Posted In: ESEA/NCLB, Retired Educators, Uncategorized, Workers' Rights

Election 2010: Why Education Voters Should Care

Tags: , , , , , , , ,

by Felix Perez

Why is this election important?  Why should education voters go to the polls?

Here are a few reasons:

Teachers are under attack like never before. The most recent of several examples comes from a U.S. Senator who said single women who are pregnant or dating, and gays and lesbians should be barred from teaching.  There’s ‘Waiting for Superman,’ which pans teachers’ right to due process, that is, the right not to be dismissed without reason, and lionizes charter schools (even though less than one out of five outperform public schools) while painting public schools as a disaster.  And then there is Education Nation, the weeklong series of programming by NBC billed as an ‘informed and enlightened’ national conversation on improving public education.  Instead, the network gave a megaphone to celebrities and billionaires with no expertise in education while providing scant airtime to the voices of parents and families and, most distressing, the perspectives of the professionals in our classrooms.

Congress will rewrite No Child Left Behind next year. The men and women elected to the U.S. Senate and House will determine what changes will be made to the law.  Among the issues at play are paying teachers based on student test scores (even though teachers have no control over whether a student is poor, hungry or has unaddressed medical problems that impede learning), the use of test results to punish and stigmatize students, teachers and schools, and one-size-fits-all mandates.

Retirement security is under assault. Educators are paid less than private sector employees with comparable educations and experience, and have agreed to forego salary increases for years in exchange for a decent standard of living when we retire.  Yet candidates in state after state are scapegoating teachers, police officers, firefighters, emergency workers and other public service workers for budget deficits.

Politicians want to privatize Social Security and raise the retirement age. One U.S. Senate candidate called Social Security ‘unconstitutional.’  Another likened it to a ‘Ponzi’ scheme. While yet a third wants to raise the retirement age to 70.  Social Security lifts 20 million people out of poverty, and survivors’ benefits are an irreplaceable part of our children’s safety net.  Diverting Social Security funds to private accounts will expose the retirement security of millions of Americans to the volatility of the stock market.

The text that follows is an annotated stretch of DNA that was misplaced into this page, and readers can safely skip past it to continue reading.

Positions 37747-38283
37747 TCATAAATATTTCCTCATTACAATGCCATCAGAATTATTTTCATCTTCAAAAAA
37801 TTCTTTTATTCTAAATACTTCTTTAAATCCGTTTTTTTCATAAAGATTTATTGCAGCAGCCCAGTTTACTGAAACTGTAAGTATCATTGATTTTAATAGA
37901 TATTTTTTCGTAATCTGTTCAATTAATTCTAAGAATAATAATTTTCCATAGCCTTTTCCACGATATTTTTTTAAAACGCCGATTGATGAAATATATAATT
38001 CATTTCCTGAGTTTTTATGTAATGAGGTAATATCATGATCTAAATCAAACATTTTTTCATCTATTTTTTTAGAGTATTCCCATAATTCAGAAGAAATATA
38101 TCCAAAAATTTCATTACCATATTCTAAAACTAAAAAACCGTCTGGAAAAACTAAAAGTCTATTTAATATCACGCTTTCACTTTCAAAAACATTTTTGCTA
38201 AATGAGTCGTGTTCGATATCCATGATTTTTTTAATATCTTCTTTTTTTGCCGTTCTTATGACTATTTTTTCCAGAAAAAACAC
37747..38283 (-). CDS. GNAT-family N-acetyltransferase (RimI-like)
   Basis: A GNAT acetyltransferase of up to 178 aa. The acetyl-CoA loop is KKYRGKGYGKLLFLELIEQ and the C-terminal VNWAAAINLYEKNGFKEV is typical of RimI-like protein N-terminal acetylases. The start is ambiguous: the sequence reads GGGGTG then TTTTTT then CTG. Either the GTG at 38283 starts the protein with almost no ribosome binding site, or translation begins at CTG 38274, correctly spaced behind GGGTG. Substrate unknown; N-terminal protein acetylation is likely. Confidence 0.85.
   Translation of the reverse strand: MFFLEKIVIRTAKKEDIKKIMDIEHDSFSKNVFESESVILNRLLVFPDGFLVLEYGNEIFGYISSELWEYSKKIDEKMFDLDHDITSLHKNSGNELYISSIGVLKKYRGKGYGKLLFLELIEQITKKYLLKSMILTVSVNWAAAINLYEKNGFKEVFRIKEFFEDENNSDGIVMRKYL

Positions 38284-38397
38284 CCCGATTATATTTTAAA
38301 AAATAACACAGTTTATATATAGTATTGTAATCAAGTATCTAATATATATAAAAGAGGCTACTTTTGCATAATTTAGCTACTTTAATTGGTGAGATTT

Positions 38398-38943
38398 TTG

Republican leaders vow to cut education funding by 20 percent. In their recently released economic plan, ‘A Pledge to America,’ Republican leaders promise to cut education funding by 20 percent, which would drop 200,000 children from Head Start and cut financial aid for 8 million college students.

Education voters, like all voters, are concerned about the economy and jobs.  Education voters understand that the single largest determinant of America’s success is whether we’re offering our children the best education possible.

It’s time to stand up to those special interests that tear down public schools and demonize teachers who, despite being subjected to relentless criticism and working under tremendous pressure, put in 12 hour days, work weekends, and spend thousands of dollars of their own money on student supplies.

We can change this conversation. We can answer the elites who say they know our kids better than we do, who would like nothing better than to silence our voice.

Talk to your coworkers, friends and family î º beginning now and until election day.  Volunteer at your local phone bank or neighborhood canvass.  Attend a rally.  Write a letter to the editor of your local newspaper in support of pro-public education candidates.  Share your ideas with us on how you’re getting involved.  Sign up to volunteer at Education Votes and recommend the site to others.  We can turn the election around one voter at a time.